Abilities are divided into two types, active and passive. Active abilities allow the player to perform actions like throwing magic at an enemy or swinging their blade in a certain pattern. Passive abilities can often modify active abilities, adding additional damage or causing them to inflict some sort of weakness on the enemy struck. Some passive abilities will modify the character overall, such as increasing a certain type of damage by a percentage. With different passive abilities for every weapon skill, there is a very wide variety of possibility when making a character your own.

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You work your way from the middle to the outside, gaining stronger skills with each step closer…

What am I doing again?

One of the most interesting features of The Secret World is how the game handles questing. Quests are divided into several different types, and players can only have a certain number of each type of quest at once. Most quests are repeatable on a timer of ~18 hours, but there is also a very wide variety of quests available; you won’t have to repeat any unless you want to. The intriguing part about these quests is that every one of them ties into the story of the area you are in, and of the game as a whole. Instead of revealing everything to the player through one main quest, side quests give background and perspective, sometimes giving the player knowledge about where to go or what to do for another quest. Some quests are actually entirely puzzles, requiring the player to take the hints they have been given and research them to find where to go next or what sequence to do things in. Similar to these quests are the sabotage quests, in which a player has to sneak through traps and cameras (but no enemies until the end boss) to reach the objective. Every bit of the game is packed with pieces of the game story, giving the almost single player feel that made SWTOR so popular initially.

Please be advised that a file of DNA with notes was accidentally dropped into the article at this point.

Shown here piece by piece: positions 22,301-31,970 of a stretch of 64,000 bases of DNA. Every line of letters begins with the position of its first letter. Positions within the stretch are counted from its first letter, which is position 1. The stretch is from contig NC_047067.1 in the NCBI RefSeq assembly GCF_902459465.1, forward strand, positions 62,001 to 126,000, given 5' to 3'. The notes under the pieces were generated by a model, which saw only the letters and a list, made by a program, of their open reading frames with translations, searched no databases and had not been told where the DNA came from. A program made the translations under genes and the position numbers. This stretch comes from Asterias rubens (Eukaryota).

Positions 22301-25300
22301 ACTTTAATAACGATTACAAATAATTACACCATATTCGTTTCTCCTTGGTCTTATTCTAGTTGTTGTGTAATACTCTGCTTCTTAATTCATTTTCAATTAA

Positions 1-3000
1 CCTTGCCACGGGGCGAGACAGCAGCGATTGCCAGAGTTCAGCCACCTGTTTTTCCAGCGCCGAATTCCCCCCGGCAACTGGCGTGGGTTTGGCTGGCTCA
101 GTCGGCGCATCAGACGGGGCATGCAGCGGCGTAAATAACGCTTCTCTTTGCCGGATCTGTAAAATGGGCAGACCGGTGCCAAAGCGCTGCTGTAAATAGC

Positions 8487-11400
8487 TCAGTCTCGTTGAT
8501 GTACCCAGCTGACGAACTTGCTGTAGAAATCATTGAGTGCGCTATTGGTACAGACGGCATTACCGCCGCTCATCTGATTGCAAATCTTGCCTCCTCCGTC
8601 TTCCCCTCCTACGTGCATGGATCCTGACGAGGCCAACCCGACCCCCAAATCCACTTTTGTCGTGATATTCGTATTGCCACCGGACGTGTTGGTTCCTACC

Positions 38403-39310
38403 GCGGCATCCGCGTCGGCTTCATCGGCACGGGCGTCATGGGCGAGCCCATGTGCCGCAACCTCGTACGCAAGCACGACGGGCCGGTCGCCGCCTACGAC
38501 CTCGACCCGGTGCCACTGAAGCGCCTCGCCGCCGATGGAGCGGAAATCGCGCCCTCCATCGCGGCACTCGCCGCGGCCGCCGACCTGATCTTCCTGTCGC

Not all is perfect with this game though, and that part is no secret. Though it was initially released as a subscription based game, the developer (Funcom, maker of Age of Conan) decided to remove the monthly subscription requirement. A player must still purchase the game itself for thirty dollars, but after that no monthly subscription is required. Much like Guild Wars did, Funcom has decided to release DLC packs which add new dungeons, missions, items, and storylines to the game. This turned out to be a downfall for Guild Wars, but The Secret World seems to have cheaper DLC, more like how the end of the Half Life 2 story was released than full expansions to the game. Only time will tell how this model works for them, but having a game that is heavily story focused will help immensely in its success.

The Secret World is just one look at how the undead could destroy the world. With the proper equipment choices and a full arsenal of abilities at the players disposal, TSW gives anyone the ability to explore a dark new look at the world. Though this game is not completely free like some of the others I’ve reviewed, it does a good job of being worth the money required to purchase it. Anyone with a love of zombies or end-of-the-world scenarios will get even more than their moneys worth from The Secret World.

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1 comment

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soniageeked March 29, 2013 - 8:08 am

I’m going to try this one!